Confusion Over Whether Cases Are Rising or Falling

According to MailOnline, daily Covid cases in the U.K. fell for the ninth consecutive day in a row today.

Britain’s daily covid cases fell again today for the ninth day in a row, amid mounting confusion over true state of the third wave.

Department of Health bosses posted 29,622 cases – down 18.6% on last week.

In another glimmer of hope, hospitalisations (927) and deaths (68) appear to be slowing down – with both measures up just 6% on last Friday.

However, it cannot be true that daily cases have fallen for the ninth day in a row since they stood at below 25,000 on July 26th and now stand at 29,622. It appears that MailOnline means that this is the ninth day in a row in which the daily toll is less than it was exactly one week before.

Meanwhile, yesterday’s Guardian reported that daily cases had gone up for the second day in a row:

The daily number of Covid cases reported in the U.K. has risen for the second day in a row, although experts have cautioned against drawing premature conclusions from the fluctuations.

On Thursday, 31,117 cases were reported in the UK, up from 27,734 the day before, which marked the first rise in cases since July 20th.

To further complicate matters, the ONS published its weekly infection survey today and reported that the percentage of the population testing positive has increased slightly in England, Wales and Northern Ireland compared to the previous week, although it’s fallen in Scotland:

  • In England, the percentage of people testing positive for coronavirus (COVID-19) continued to increase in the week ending 24 July 2021, though there are possible signs that the rate of increase may have slowed; we estimate that 856,200 people within the community population in England had COVID-19 (95% credible interval: 798,600 to 915,000), equating to around 1 in 65 people.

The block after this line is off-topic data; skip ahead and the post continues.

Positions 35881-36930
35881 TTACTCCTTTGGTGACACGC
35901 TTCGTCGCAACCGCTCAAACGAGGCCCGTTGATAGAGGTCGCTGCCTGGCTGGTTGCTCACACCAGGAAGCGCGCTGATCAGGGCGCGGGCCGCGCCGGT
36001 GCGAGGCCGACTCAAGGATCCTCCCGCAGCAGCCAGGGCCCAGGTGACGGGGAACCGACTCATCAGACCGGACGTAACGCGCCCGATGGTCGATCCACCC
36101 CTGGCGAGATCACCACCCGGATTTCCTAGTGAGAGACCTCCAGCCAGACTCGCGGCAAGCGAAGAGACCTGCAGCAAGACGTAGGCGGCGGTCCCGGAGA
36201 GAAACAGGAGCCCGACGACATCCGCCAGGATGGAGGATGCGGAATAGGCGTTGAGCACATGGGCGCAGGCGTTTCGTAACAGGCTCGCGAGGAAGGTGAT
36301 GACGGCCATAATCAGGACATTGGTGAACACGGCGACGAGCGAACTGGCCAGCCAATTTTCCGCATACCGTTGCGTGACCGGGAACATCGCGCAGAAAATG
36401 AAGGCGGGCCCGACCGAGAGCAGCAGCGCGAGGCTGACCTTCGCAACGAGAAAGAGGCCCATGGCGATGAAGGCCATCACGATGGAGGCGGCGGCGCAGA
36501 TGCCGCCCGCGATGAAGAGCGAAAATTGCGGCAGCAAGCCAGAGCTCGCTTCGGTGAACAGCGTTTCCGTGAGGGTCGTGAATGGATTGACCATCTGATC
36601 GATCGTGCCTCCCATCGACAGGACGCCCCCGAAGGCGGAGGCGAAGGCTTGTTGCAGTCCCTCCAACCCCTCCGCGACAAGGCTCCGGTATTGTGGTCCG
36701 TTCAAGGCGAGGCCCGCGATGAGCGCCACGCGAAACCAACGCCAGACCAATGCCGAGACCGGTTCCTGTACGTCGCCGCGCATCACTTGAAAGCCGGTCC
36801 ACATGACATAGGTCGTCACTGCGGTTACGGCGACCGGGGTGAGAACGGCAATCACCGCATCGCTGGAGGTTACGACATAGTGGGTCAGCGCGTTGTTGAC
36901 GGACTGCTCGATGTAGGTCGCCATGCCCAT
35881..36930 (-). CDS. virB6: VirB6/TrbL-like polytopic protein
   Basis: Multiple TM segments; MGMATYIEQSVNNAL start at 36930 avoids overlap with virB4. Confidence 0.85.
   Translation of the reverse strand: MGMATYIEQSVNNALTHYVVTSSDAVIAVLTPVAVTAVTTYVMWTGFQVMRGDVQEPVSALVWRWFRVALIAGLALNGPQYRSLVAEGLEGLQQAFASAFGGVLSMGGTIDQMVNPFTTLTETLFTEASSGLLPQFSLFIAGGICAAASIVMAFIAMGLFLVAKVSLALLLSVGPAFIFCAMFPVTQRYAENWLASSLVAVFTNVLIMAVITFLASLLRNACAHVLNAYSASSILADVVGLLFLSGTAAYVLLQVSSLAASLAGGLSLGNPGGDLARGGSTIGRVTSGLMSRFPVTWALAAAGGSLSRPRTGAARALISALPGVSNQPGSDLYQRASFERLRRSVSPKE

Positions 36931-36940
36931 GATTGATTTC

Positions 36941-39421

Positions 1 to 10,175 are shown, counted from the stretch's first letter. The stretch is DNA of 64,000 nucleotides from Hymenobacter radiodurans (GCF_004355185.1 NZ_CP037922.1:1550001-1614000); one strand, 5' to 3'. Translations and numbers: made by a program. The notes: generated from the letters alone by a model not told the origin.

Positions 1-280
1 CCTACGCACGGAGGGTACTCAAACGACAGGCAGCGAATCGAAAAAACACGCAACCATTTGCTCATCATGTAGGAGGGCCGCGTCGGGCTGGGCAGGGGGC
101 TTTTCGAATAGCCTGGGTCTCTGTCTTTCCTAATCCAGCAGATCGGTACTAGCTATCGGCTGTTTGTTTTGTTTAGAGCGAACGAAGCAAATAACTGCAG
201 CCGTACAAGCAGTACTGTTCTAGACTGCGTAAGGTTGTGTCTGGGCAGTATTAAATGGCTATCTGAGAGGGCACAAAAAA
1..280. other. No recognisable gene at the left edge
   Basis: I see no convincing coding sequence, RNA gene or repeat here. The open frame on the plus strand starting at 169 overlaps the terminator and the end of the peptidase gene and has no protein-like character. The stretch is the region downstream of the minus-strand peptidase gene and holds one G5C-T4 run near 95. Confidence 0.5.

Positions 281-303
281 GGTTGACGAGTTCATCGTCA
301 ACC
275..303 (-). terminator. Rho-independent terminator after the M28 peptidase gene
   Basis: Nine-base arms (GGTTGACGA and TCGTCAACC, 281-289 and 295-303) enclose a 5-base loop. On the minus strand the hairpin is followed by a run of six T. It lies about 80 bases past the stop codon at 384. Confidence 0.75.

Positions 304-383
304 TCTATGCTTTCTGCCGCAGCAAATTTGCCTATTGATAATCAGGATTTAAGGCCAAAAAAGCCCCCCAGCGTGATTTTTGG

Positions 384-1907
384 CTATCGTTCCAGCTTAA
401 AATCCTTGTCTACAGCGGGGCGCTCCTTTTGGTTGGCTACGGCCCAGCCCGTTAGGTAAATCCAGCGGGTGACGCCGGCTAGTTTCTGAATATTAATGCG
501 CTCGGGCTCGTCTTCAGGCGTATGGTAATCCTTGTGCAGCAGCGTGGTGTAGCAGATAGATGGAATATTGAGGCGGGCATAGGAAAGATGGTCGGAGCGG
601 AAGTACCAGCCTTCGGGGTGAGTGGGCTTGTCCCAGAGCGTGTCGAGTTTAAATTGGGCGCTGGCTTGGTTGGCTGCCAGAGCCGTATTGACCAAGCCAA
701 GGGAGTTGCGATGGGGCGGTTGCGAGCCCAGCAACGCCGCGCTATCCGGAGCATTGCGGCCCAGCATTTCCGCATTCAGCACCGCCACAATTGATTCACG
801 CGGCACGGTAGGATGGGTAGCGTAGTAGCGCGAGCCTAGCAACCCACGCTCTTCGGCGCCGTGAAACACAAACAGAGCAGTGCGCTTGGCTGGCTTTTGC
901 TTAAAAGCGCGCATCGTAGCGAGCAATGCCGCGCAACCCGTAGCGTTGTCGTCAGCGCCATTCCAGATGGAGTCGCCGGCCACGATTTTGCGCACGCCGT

• In Wales, the percentage of people testing positive continued to increase in the week ending 24 July 2021; we estimate that 18,800 people in Wales had COVID-19 (95% credible interval: 12,700 to 26,000), equating to around 1 in 160 people.
  • In Northern Ireland, the percentage of people testing positive continued to increase in the week ending 24 July 2021; we estimate that 27,200 people in Northern Ireland had COVID-19 (95% credible interval: 18,200 to 38,200), equating to around 1 in 65 people.
  • In Scotland, the percentage of people testing positive has decreased in the most recent week ending 24 July 2021; we estimate that 49,500 people in Scotland had COVID-19 (95% credible interval: 38,300 to 62,300) equating to around 1 in 110 people.

The ONS’s results are less likely to be confounded by a decline in the number of people taking tests since it tests random samples of the population in the U.K.’s four nations. However, it’s worth bearing in mind that this survey is for the week ending July 24th, which is six days ago. It also suffers from bias towards people willing to take part in these kinds of surveys. Furthermore, the age breakdown suggests that there was a decline in prevalence among the population above the age of 16 (and under 70), in line with the PHE daily reports – it was only in children under 16 that prevalence continued to increase significantly. Perhaps the end of term meant that PHE testing is no longer picking up these children, who are no longer being tested by parents, especially with summer holidays approaching.

If you look at the daily toll as measured by date reported – which is the figure the MailOnline and the Guardian is referring to – it looks as if it peaked at 54,674 on July 17th, declined on the 18th and continued to decline on the 19th, then went back up again on the 20th, then declined for seven days consecutively, reaching a low of 23,511 on the 27th, then began to creep up again on the next two days consecutively, reaching a high of 31,117 yesterday and then declining to 29,622 today.

Let’s see what the weekend and next week’s ONS infection survey bring, but the falling daily case figures do offer a reason to be cautiously optimistic. So far, we haven’t seen the spike in daily cases caused by ‘Freedom Day’ that most public health experts predicted and we’re still a long way from Neil Ferguson’s estimate of 100,000 a day, which he said was “almost inevitable” after the easing of restrictions on July 19th.

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